1 spiralized zucchini (peeled)
6 baby carrots (sliced paper thin)
1 stalk celery (sliced paper thin)
3 tablespoons onion (minced very fine)
4 cups water
1 teaspoon ground turmeric
1 teaspoon sea salt
1 bay leaf
1/8 teaspoon garlic powder
½ teaspoon black or white pepper
1 teaspoon parsley (chopped extra fine)
1. You’ll need to start this recipe the night before in order to dehydrate the soup ingredients, particularly the noodles. This is absolutely essential in order for the recipe to work.
2. Roughly cut the spiralized noodles (I run the pile through with a knife in several directions).
3. On your Teflex sheet, lay the spiralized noodles down (you want these to be linguine thickness, since they shrink considerably when dehydrated).
4. Layer on the carrots and celery. You want to make these as thin as possible – so that you can see through them. You can also freeze these first. Freezing will help break down the cell walls and produces a more tender soup veggie. I don’t – I just slice them ultra thin.
5. Sprinkle the onion over the top and dehydrate at 105 Fahrenheit for at least 12 hours, or until very crisp.
6. The next day, over very low heat, gently heat the water, turmeric, salt, bay leaf, pepper, and parsley in a small saucepan. Allow to steep for 5 minutes or so, to allow the flavors to blend.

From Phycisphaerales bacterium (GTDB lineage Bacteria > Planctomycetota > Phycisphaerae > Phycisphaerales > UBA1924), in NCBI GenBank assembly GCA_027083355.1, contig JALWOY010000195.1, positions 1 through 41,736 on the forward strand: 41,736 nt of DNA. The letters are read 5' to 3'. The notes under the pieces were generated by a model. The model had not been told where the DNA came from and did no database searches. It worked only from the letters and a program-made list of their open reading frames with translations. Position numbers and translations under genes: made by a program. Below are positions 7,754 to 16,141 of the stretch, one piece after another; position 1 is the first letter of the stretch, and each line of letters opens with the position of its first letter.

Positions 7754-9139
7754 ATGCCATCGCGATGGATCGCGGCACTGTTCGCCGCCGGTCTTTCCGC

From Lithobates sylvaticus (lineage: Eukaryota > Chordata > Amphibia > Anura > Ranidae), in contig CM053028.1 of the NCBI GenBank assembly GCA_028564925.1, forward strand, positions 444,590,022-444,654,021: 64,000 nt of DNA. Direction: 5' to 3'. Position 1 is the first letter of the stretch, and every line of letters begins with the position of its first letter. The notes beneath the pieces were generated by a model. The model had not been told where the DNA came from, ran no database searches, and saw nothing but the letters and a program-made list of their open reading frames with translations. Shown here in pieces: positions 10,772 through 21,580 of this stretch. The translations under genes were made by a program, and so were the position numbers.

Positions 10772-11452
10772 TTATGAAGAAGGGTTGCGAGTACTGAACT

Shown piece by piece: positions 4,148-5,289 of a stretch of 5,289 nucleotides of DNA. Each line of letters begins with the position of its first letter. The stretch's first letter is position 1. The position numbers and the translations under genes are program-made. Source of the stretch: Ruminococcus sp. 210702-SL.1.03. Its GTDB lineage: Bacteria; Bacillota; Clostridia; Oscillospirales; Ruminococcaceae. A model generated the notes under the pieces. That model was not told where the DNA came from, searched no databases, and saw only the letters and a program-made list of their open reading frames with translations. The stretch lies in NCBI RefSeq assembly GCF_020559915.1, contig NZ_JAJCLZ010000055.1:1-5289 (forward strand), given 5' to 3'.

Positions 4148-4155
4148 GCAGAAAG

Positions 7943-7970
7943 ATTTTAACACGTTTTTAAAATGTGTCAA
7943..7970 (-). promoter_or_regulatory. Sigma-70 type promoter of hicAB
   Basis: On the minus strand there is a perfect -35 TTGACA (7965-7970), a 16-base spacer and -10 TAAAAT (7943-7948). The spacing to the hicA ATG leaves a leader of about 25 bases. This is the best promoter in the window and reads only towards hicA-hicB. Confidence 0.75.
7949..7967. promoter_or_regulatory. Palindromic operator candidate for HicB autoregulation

7. Add the dehydrated veggies – you can crumble them into the pan – and allow to steep until the ‘noodles’ are soft, and the veggies have rehydrated. This is according to preference, but I let the soup steep for about 5-10 minutes. The longer the soup sits, the softer the noodles will get. Serve or pour into a thermos and take with you!
Note: I recommend using the spices I list rather than trying to use a really raw spices like turmeric. If you must, please reduce the amount considerably.
This recipe was created, at the request of meditating, who is looking for more soups for winter time.
This recipe is meant to replicate the taste and texture of the Lipton Cup of Noodle soup (chicken flavor) that I loved as a kid. Anyone else remember those packets?
Spices, which do not contain enzymes and whose health properties increase substantially when ground or processed, should be treated like food supplements or medicines.
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© 2009-2020 The Rawtarian.
This information is not intended to replace a one-on-one relationship with a qualified health care professional and is not intended as medical advice.
I encourage you to make your own health care decisions based upon your research and in partnership with like-minded, qualified health care professional(s). I wish you success on your raw journey!